POSTED: Thursday, October 17, 2013 - 6:51pm
UPDATED: Sunday, October 20, 2013 - 4:12pm
For years, the Southern Pine Belt has provided work, and material for houses all over the country.
And the Southern Pine Beetle has tried to make that difficult.
I have seen personally what pine beetles can do to big, beautiful trees.
And there is no cure, no rescue once they are at work.
But it looks like for now, we’ve been lucky.
Out west, the Mountain Pine Beetle has mutated, and grown in strength.
And it is having its way with the timber industry there.
So I was alarmed when driving down Highway 69 north of Tyler and along with the last of the summer green, I saw this…a patch of dying pines.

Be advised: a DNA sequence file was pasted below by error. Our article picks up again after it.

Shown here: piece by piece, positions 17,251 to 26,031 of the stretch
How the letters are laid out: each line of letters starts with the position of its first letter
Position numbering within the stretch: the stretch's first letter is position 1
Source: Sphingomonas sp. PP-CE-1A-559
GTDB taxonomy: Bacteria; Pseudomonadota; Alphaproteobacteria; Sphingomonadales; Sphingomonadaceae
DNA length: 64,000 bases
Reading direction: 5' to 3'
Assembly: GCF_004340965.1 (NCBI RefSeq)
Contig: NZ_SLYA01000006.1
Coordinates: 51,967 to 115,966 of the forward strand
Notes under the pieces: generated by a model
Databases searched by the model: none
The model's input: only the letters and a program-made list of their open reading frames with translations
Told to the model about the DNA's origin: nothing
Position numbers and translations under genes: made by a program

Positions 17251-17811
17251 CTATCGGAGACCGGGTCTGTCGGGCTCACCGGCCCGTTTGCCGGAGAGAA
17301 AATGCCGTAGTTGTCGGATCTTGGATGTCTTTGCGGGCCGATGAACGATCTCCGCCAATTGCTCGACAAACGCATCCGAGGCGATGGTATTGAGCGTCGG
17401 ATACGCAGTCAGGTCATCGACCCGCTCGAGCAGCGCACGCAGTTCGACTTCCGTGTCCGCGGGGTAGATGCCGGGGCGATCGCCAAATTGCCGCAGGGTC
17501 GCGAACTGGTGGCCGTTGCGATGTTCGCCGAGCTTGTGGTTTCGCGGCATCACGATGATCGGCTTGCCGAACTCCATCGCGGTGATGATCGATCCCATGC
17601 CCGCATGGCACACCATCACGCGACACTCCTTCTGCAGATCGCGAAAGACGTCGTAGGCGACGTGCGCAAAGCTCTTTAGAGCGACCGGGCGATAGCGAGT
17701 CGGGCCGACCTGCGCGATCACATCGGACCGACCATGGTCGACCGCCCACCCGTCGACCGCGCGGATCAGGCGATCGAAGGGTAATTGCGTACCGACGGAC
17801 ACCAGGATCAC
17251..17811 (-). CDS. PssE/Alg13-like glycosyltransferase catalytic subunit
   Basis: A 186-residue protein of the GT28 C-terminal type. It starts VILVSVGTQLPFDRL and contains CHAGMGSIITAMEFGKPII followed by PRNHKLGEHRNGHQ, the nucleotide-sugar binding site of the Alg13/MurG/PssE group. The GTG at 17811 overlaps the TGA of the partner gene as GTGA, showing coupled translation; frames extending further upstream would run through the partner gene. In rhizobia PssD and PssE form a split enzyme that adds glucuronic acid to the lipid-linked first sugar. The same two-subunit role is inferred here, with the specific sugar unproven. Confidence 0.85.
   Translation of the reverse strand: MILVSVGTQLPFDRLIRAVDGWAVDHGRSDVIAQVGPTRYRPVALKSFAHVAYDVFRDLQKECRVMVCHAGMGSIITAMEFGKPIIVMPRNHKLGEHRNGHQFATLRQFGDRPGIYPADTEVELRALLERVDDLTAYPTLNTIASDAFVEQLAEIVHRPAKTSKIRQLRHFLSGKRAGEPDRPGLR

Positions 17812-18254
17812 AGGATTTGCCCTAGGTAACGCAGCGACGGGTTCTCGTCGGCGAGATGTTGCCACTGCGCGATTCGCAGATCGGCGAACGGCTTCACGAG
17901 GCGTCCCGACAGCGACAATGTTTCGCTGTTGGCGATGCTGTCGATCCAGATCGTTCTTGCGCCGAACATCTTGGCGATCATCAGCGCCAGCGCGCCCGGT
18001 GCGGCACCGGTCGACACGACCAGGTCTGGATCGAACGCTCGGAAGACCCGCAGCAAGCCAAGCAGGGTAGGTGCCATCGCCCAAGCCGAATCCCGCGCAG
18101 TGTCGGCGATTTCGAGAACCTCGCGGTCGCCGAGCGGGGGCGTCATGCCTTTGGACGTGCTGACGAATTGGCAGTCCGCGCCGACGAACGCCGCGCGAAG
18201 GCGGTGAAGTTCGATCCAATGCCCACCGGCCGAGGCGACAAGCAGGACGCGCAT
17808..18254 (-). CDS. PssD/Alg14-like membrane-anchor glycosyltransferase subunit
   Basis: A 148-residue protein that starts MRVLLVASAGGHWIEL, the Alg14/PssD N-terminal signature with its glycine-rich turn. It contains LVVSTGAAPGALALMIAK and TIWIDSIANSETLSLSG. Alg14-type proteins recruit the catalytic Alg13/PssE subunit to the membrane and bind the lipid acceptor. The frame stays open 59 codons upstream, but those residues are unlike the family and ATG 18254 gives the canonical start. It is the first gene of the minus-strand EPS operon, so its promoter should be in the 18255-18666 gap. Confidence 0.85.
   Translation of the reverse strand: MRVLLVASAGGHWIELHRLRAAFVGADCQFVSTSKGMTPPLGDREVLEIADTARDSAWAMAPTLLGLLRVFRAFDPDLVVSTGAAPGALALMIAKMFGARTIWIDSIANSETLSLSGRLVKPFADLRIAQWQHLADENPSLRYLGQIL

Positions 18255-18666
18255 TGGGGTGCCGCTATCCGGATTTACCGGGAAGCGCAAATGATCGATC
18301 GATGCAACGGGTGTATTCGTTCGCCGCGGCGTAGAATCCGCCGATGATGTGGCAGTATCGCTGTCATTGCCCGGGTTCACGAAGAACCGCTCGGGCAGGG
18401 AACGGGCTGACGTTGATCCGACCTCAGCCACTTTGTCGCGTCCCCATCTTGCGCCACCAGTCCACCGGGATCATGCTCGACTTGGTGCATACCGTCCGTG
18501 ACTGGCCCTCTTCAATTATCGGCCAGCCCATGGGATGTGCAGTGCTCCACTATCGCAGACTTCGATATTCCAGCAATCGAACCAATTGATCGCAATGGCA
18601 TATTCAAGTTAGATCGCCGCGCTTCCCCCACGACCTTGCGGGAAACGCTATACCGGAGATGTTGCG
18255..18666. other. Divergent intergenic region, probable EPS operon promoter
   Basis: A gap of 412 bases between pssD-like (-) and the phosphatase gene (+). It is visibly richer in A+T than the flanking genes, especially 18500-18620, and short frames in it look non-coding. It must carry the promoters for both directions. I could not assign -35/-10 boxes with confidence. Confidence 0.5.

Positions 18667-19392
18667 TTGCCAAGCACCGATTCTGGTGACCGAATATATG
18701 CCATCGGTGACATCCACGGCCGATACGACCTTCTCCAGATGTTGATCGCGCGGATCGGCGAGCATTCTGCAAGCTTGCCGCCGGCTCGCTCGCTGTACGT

So we stopped and looked around and found the culprit.
Now, when I moved from my hometown of Houston 12 years ago, we were in the middle of a devastating Pine Beetle infestation, damaging trees all over the area.
And out west, its cousin the Mountain Pine Beetle is doing similar damage there.
So when I saw this patch of brown pines, I feared the worst.
Turns out, we’re pretty lucky.
“Actually, a little more than a decade. We’ve had reports of the Southern Pine Beetle in the Mississippi area, but obviously that’s a long way from here,” says Texas A&M Forester Lin Risner. “So far we’ve stayed beetle-free.”
In this particular case, the cause was a small fire.
So here, the cause wasn’t nature, but man made.
“First off, the beetle is very cyclic,” Risner says. “So it may go in decades of cycles with no activity, and be very intense and go away again. Texas is on the western fringe of its range, and I think our drier, hotter weather may have a little to do with it.”
So, while Mississippi and other southern states deal with the beetles, we in drought stricken Texas have other worries. Our own carelessness.